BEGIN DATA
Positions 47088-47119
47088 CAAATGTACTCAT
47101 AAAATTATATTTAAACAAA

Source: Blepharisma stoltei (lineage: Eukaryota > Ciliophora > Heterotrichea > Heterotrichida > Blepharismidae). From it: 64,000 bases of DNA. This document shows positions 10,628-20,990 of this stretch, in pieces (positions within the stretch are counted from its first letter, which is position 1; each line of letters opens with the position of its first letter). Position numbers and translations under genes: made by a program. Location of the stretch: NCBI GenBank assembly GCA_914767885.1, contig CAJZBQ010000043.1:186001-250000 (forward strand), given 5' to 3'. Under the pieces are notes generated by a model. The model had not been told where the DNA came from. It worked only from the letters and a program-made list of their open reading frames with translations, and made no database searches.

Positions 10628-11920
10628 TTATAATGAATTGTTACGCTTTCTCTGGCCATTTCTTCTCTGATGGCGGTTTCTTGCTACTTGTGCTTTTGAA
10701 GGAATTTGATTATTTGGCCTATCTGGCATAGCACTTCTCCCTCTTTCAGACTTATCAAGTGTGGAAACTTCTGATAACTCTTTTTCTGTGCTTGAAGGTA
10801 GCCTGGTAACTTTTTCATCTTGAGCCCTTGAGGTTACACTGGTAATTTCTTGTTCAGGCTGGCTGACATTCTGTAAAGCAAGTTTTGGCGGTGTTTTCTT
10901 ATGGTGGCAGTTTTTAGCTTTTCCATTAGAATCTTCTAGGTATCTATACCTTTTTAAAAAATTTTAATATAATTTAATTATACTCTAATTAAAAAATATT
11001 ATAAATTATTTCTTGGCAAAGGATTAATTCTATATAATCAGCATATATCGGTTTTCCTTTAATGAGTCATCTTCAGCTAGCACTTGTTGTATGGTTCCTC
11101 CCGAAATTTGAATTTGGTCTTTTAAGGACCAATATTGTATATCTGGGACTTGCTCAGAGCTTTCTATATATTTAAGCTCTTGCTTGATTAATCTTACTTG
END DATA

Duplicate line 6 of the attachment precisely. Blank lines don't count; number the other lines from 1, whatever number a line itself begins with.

10628 TTATAATGAATTGTTACGCTTTCTCTGGCCATTTCTTCTCTGATGGCGGTTTCTTGCTACTTGTGCTTTTGAA